In 2007, auteur Paul Thomas Anderson and acting titan Daniel Day-Lewis teamed up to create the cinematic monument that is There Will Be Blood. For those of us that devote our lives to cinema, There Will Be Blood is a pillar of cinema that we all arrive at eventually. 10 years later, the pair have reteamed for another singular, confounding and ultimately ravishing work of cinema in Phantom Thread.
What more can I say about Daniel Day-Lewis that hasn’t been said over his career? He’s got a LeBron James quality to him – he’s always the best player on the court. Reynolds Woodcock is a tremendous character that he embodies so effortlessly in every facet from his exacting, mild-mannered politeness in how he speaks to his posture that is both perfect yet weary. Not a line of dialogue feels thrown away coming from Day-Lewis, they all feel essential to understanding Woodcock. You learn everything you need to know about him from Day-Lewis in the opening scenes. He goes through a meticulously selected routine to get dressed and ready for the day, and at breakfast his most recent lover tries to talk to him about their lack of communication and he simply responds that he can’t deal with a confrontation right now at breakfast as it will throw off his entire day. He does not have time for other people’s emotional needs, he is intensely focused, sacrificing all conventional iterations of meaningful human interaction for his art. I don’t know what it says about me that I related deeply to Reynolds Woodcock, but it’s probably not healthy. If Day-Lewis sticks to his word that this is his last acting role, he’s certainly gone out on an impossibly high note.
Vicky Krieps is equally hypnotic, holding her own and in some scenes besting Day-Lewis in romantic and psychological sparring matches as they seek to possess each other. The chemistry between the two is just magnificent, they’ll have entire conversations before our eyes just with looks, sometimes without even looking at each other. Where has Vicky Krieps been? Why have I never heard of her before now? She’s great!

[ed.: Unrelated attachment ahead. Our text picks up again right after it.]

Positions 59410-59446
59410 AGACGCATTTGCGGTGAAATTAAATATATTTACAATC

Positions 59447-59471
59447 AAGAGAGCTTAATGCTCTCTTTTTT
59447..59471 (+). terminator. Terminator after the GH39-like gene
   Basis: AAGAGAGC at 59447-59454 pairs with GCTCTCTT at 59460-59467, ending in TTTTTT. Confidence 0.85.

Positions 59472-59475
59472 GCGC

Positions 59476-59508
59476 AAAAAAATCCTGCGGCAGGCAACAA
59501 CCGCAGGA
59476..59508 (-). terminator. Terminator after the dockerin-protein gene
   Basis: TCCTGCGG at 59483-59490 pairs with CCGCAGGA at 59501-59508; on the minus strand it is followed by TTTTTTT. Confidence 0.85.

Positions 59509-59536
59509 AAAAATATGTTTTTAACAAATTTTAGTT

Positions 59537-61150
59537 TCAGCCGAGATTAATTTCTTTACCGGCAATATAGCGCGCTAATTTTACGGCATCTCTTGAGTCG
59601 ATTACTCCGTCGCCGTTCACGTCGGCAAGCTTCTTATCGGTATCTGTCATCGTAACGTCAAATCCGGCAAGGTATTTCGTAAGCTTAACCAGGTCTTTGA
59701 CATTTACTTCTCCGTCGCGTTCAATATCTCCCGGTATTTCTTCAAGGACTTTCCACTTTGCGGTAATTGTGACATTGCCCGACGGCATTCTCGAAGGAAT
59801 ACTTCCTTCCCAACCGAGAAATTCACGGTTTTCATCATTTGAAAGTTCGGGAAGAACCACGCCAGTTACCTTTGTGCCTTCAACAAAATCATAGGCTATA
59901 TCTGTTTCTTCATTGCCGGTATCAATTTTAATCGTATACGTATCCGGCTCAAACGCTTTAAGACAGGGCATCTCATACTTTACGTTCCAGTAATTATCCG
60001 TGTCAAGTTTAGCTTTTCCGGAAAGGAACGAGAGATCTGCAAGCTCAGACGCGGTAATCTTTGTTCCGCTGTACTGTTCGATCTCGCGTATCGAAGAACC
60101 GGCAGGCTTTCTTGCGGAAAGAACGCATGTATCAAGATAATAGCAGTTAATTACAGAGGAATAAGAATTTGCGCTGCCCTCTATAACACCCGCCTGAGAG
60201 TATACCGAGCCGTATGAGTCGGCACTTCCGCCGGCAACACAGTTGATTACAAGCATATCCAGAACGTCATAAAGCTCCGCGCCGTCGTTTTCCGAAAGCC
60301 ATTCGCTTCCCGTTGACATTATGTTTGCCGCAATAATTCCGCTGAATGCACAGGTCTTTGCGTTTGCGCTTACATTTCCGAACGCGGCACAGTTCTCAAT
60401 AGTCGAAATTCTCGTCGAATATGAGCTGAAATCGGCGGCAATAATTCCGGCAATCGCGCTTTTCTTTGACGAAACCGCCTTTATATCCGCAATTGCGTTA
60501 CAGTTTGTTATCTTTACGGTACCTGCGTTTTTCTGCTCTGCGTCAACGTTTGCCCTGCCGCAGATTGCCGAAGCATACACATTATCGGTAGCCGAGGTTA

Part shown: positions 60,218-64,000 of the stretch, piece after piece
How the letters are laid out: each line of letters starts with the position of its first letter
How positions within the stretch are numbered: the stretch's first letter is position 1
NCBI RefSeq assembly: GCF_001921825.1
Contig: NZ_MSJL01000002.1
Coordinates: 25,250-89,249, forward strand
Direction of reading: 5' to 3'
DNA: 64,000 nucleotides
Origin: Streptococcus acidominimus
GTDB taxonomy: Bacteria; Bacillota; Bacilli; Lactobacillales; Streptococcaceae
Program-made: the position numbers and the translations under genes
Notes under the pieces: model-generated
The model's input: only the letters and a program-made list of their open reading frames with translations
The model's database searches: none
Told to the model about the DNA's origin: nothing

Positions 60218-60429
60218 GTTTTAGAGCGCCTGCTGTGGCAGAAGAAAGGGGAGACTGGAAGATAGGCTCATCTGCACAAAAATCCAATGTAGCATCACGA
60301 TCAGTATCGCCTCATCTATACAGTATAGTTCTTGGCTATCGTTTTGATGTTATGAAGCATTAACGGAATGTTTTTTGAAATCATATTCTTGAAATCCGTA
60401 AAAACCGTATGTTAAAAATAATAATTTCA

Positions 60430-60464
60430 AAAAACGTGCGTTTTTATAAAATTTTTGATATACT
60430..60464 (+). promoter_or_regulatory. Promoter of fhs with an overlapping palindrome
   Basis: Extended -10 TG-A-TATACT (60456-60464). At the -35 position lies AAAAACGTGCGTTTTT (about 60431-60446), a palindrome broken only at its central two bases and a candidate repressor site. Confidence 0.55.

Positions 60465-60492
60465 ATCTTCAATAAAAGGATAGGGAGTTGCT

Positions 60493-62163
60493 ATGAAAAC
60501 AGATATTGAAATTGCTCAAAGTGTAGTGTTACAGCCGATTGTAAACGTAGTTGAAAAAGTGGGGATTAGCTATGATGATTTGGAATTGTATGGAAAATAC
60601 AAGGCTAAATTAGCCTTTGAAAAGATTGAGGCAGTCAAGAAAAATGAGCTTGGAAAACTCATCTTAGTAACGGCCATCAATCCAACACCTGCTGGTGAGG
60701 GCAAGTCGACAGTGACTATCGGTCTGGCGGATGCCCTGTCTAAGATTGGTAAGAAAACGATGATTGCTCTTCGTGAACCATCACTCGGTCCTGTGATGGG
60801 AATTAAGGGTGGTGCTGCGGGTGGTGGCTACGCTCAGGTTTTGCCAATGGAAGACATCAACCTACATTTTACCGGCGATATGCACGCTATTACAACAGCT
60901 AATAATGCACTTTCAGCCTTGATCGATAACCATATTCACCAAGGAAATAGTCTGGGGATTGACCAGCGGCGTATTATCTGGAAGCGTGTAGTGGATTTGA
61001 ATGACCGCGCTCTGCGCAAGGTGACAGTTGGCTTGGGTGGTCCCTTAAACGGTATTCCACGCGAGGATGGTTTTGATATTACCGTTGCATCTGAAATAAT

Paul Thomas Anderson’s status as perhaps the best filmmaker of his generation is not a case of overhype. He truly is one of the great filmmakers, and that’s that. He has never made the same film twice, has never made a film that feels lacking in effort and ambition, and has never made a film for financial gain. He wears another hat here, serving as the cinematographer on Phantom Thread and it turns out he’s as great at that as he is at writing and directing! His photography is instinctive, searching his characters for what they really mean. He brilliantly captures natural lighting and candlelight to give the film an almost gothic quality in its shadowplay. Jonny Greenwood, incapable of creating lacking work, crafts an inquisitive, cordial and elegant score for this romance to fall on.
What I didn’t expect based on the trailers was just how hilarious this movie is. It has a devilish, black hole sense of humor that surprises you. I found myself cackling at the ruthless poise of Woodcock’s insults to others, and thankfully the rest of the audience was laughing throughout too. One of the great things about this film is how hard it is to describe it. Is it an ode to destructive relationships? A study of the relationship between artist and muse? Secretly one of the funniest films of 2017? It’s just a great work of cinema, one that we’ll be discussing for a very long time.